We’ve recently seen more complaints on social media about how expensive pickleball paddles are getting. It’s true that many of the newest pickleball paddles on the market are often over a hundred dollars with some pushing the $150+ mark. While paddle companies are launching some pretty amazing products with high tech materials, it’s definitely disappointing for people that buy an expensive paddle only to see it wearing out before it’s time.
One of the most common issues we see and hear complaints about is the paddle’s edge guard coming loose, falling off or lifting up from the paddle edge.
The guard is obviously there to protect the paddle and keep the whole thing together so it’s concerning to see it coming off. One of the biggest problems with a damaged or missing guard is that the paddle layers begin to separate.
Almost all paddles, except for a few brands that make solid, unibody paddles (like the edgeless paddles by Gearbox) are made up of multiple layers usually a core (made of aluminum, Nomex or polymer) and a paddle face made of graphite/carbon fiber or some other composite material. Once the edge guard starts to come off, even partially lifted up, it’s only a matter of time for these paddles (that were designed to have a guard) will start to break down.
Apart from the overall integrity of the paddle, the damage can cause more mishits and give the paddle a weaker feel. Often times you’ll get more vibration or what some player describes as a ‘rattle‘ which can be annoying, negatively affect your shots, and if if the vibration is bad enough could aggravate anyone who suffers from tennis elbow pain.
What Kind of Glue to Fix a pickleball paddle?
The first step is cleaning up the old glue to make sure the new glue will hold. I use Goo Glue for stuff like this, but you don’t need to run out and buy it just for this, (alcohol on a cotton ball works well for a lot of adhesives). You’ll want to get a (small) bead of glue on the inside edge of the guard and then firmly press the edge guard to the paddle.
- Remove old glue
- Don’t overdo it on the glue-people often use too much (glue doesn’t dry/stick properly)
- You’ll need to press the two layers (paddle + guard) together firmly. Depending on which brand of glue you use, it could be 30 seconds or many hours. I do not recommend “Superglue” or similar for this job. A lot of the good quality glues are NOT quick-drying and take longer (some like the E6000 actually work best if left for 24-72 hours to fully cure).
- Leave it to dry: you can use strong rubber bands around the paddle at a few different angles to hold it in place. I would use a velcro strap but again, I just have this stuff around the house for projects, you wouldn’t need to buy it just to fix one paddle- but find something that works to hold it together – before you start with the glue! You need something that can go around the entire paddle and be tied/cinched together.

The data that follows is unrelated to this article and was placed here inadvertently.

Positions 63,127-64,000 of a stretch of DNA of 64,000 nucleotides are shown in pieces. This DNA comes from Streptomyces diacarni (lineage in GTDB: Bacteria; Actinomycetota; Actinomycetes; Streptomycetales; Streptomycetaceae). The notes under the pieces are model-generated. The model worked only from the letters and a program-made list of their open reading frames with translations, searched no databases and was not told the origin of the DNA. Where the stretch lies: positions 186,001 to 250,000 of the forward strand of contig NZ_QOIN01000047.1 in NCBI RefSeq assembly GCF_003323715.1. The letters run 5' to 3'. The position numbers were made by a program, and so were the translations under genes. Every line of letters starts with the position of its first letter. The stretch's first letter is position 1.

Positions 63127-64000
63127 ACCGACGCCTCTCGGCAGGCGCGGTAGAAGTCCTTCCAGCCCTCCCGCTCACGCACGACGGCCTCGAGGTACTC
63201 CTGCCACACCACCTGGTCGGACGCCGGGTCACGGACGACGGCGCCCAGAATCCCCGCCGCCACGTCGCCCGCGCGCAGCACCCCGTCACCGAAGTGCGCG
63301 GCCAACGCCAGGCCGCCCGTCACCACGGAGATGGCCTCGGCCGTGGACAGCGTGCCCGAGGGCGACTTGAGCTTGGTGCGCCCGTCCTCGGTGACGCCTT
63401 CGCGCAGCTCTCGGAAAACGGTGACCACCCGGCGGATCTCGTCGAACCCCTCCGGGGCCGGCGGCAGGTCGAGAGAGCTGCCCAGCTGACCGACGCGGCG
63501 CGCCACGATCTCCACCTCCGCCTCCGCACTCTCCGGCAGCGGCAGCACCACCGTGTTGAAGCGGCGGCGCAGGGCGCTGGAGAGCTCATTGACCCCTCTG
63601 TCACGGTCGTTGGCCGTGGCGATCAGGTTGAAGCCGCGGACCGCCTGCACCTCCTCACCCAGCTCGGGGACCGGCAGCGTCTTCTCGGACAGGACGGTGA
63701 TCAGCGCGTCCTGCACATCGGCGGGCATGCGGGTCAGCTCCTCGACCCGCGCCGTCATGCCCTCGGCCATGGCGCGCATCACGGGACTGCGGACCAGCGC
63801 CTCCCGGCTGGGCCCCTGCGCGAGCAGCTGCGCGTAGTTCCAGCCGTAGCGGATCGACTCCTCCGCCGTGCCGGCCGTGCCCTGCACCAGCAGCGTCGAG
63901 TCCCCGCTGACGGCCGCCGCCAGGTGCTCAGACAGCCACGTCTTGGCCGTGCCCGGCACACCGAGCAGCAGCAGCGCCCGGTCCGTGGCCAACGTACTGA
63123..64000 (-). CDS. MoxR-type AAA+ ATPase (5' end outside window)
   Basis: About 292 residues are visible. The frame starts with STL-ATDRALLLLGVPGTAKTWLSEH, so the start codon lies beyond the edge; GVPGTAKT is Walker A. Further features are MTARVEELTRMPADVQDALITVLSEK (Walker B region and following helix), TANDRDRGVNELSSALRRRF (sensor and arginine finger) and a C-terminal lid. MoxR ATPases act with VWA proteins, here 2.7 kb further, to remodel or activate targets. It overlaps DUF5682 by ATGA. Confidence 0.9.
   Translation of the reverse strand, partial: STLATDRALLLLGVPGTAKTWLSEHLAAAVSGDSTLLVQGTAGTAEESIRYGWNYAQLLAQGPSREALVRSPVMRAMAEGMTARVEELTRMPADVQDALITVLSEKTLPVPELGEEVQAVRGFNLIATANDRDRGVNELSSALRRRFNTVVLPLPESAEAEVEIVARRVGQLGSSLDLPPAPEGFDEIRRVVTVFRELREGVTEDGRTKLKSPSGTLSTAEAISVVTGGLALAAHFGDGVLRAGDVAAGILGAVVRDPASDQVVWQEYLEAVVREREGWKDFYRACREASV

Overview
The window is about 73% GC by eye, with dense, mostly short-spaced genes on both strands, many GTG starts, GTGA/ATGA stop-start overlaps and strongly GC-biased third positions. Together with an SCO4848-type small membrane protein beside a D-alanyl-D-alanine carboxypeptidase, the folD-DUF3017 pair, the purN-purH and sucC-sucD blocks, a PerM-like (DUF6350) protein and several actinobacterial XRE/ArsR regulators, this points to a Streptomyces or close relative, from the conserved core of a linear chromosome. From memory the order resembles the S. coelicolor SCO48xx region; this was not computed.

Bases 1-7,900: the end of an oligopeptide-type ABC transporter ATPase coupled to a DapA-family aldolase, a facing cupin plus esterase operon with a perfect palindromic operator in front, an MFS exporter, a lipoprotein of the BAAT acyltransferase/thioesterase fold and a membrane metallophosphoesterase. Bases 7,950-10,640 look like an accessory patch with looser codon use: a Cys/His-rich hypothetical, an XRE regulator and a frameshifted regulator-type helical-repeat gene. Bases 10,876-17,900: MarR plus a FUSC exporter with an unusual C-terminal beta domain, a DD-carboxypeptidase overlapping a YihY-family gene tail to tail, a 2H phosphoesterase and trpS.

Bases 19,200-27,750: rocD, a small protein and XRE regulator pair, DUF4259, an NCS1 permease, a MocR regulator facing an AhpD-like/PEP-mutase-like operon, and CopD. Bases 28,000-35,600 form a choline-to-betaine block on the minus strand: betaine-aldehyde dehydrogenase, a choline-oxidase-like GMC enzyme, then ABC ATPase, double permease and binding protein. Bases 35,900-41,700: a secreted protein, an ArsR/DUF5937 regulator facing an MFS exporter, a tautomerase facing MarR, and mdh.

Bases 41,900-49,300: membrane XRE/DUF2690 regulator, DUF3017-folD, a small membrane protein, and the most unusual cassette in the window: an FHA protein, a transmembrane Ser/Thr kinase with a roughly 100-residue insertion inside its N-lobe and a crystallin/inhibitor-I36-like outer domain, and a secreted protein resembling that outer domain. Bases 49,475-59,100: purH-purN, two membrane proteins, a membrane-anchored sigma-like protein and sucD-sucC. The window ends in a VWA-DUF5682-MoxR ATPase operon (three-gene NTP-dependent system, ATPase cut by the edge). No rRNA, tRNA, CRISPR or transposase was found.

We’ve asked our readers and followers on social media which glue has worked for them to fix paddles: here are the top three recommendations:
- J-B Weld Plastic Bonder
- Loctite Vinyl, Fabric and Plastic Repair Adhesive
- Best Quick Drying: Gorilla Clear Grip Contact Adhesive
How to prevent damage to your pickleball paddle:
Do not leave your paddle in the car!
I know some friends leave their paddle in the trunk of their car- you never know when you’ll be passing by a court or get a last-minute request from a friend looking for a partner to play. It makes sense to keep an extra paddle in the car, apart from unexpected opportunities to play pickleball – you never know if a paddle will break or someone will show up to the courts and realize they forgot their paddle (seems to be getting more common with my age group ;).
You can definitely save the day – and be the pickleball hero- by being prepared with an extra paddle in your car.
The problem is the inside of your parked car can get very hot- very quickly. If you live in places like Arizona or Florida you’re very aware of this…but you don’t have to live in the hottest parts of the county to experience this.
Even Minnesota, known for its freezing winters, has plenty of summer days that reach into the 90s. Here is how fast a car can heat up on a 95-degree day:
5 mins: the inside your car can go to 110 degrees. By 15 minutes, 122 degrees inside the car. At 30 minutes, your car can get to 128 degrees and after an hour: 135 degrees!
That’s plenty hot for the glue to start getting messy! That’s the main problem, the edge guard to the outer rim of the paddle is almost always held together with glue and the adhesives used to stick them together will start to break down at that temp. Temps inside the car can also get hot enough to start damaging thin layers of polymers and other materials used to make the paddle.
So if you want to have a spare paddle in the car I’d recommend you keep an inexpensive backup paddle. Wood would be the safest option, these paddles usually don’t have an edge guard and even the hottest temperatures in the car should have little effect on the paddle. The one thing I’ve noticed is the grip tape on the handle may get overly tacky from being in the heat but the paddle itself should be in good shape.
Store your paddle in a bag:
When you’re not playing with your paddle, I highly recommend you store it in some kind of pickleball bag. You don’t necessarily need to buy a full backpack, even just a simple paddle case neoprene cover will be enough to give a protective layer in case the paddle gets banged around or you happen to drop it accidentally. Over time, it will save the paddle from wear and tear and should extend its lifetime.
We hope this was helpful if you have any additional suggestions for fellow readers or things we should add to this article please let us know in the comments below. Thanks!